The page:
• Another important relaxation provided by SEBI is with respect to minimum subscription. Regulation 86(1) required minimum subscription in the issue to be at least 90% which has been relaxed to 75%. However, a restriction has been put into place on the utilization of at least 75% of the funds for the objects of the issue other than general corporate purpose if the actual subscription goes beyond 75% but within 90% of the offer.

6th May Circular

SEBI through a circular dated 6th May 2020[4] has also provided one-time relaxations pertaining to rights issue opening up to 31st July 2020. Some of the procedural relaxations provided by SEBI are as under:

  • Application for rights issue has to be made only through the ASBA facility (Applications Supported by Blocked Amount) as per regulation 76 of the ICDR Regulations.
  • Abridged letter of offer and the application form can be served through electronic transmission as per Regulation 77(2) of the ICDR Regulations and even if registered post or courier services are not used it will not lead to non-compliance.
  • SEBI through this circular have also asked the issuers to ensure that they take adequate steps to reach out to its shareholders through SMS, digital advertisement or audio-video advertisement.

MCA Circular

Further, the Ministry of Corporate Affairs through a circular dated 11th May 2020[5], announced that listed companies that come out with rights issue before 31st July 2020 would not be required to inform the shareholders about the rights issue through courier or postal services. This step by the MCA would decrease the procedural burden on the companies but at the same time the shareholders whose e-mail addresses are not registered with the company may miss out on the opportunity to invest. This might lead to an increase in the unsubscribed portion of a rights issue, which would allow the promoters to invest in the unsubscribed portion of the issue to increase their stake in the company.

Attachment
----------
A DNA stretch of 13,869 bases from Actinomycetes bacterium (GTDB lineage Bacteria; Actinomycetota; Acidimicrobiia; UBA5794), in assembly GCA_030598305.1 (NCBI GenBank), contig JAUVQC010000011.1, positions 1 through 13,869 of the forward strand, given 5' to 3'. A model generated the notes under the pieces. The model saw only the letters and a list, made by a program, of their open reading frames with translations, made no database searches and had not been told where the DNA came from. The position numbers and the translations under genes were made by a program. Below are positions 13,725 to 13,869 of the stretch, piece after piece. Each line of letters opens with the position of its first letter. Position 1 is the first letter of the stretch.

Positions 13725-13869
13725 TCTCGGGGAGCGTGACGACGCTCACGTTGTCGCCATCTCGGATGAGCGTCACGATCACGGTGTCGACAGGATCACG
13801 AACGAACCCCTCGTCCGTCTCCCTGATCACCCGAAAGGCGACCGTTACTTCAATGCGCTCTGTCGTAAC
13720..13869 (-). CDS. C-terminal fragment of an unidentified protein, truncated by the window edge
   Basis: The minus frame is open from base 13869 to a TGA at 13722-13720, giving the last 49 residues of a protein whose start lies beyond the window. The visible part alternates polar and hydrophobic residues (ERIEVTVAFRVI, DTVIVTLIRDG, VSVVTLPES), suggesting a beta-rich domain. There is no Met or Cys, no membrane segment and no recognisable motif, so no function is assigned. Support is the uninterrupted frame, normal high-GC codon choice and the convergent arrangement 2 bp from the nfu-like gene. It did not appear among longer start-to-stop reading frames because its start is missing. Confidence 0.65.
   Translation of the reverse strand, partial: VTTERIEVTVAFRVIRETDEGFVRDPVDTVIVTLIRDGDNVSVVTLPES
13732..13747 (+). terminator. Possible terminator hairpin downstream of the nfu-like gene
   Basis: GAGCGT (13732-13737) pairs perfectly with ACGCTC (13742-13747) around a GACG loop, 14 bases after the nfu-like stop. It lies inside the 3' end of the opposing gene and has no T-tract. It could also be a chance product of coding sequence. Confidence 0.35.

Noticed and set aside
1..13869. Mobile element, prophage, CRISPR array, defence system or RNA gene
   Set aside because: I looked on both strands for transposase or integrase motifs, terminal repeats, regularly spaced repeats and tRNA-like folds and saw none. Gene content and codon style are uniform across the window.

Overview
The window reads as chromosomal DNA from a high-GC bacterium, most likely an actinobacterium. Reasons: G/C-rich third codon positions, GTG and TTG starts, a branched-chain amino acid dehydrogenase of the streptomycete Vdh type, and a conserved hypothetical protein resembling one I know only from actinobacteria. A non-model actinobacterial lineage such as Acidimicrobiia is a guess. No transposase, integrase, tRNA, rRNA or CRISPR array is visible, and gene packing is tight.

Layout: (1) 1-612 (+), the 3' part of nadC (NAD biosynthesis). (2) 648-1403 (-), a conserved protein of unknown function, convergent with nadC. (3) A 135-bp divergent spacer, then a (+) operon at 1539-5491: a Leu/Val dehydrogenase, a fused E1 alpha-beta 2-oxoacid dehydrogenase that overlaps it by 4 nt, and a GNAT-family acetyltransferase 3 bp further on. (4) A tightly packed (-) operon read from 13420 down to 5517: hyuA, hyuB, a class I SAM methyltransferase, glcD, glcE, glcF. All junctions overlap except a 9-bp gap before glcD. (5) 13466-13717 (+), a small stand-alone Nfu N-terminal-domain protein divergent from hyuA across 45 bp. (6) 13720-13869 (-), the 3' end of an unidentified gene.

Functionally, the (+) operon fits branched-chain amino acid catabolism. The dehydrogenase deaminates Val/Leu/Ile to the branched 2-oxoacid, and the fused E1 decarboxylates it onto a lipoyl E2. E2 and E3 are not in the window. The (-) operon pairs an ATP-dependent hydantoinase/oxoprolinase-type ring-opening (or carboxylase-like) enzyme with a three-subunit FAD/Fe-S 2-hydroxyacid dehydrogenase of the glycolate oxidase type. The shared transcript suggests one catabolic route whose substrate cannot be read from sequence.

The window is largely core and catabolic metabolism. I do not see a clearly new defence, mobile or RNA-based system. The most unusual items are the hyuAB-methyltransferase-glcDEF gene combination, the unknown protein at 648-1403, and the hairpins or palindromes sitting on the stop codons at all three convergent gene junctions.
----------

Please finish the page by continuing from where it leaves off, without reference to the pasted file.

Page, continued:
These relaxations have made the cumbersome process of rights issue a little smoother for the Indian companies and show the intention of the regulator towards having relatively flexible eligibility criteria for a fast track rights issue. Therefore, in the present COVID-19 wrecked economy, where companies are in dire need of funds and living with the fear of hostile takeovers, these relaxations will attract more companies to raise capital and infuse funds by way of offering rights issues to the existing shareholders. Further, this circular may lend help in economic restructuring.

Comment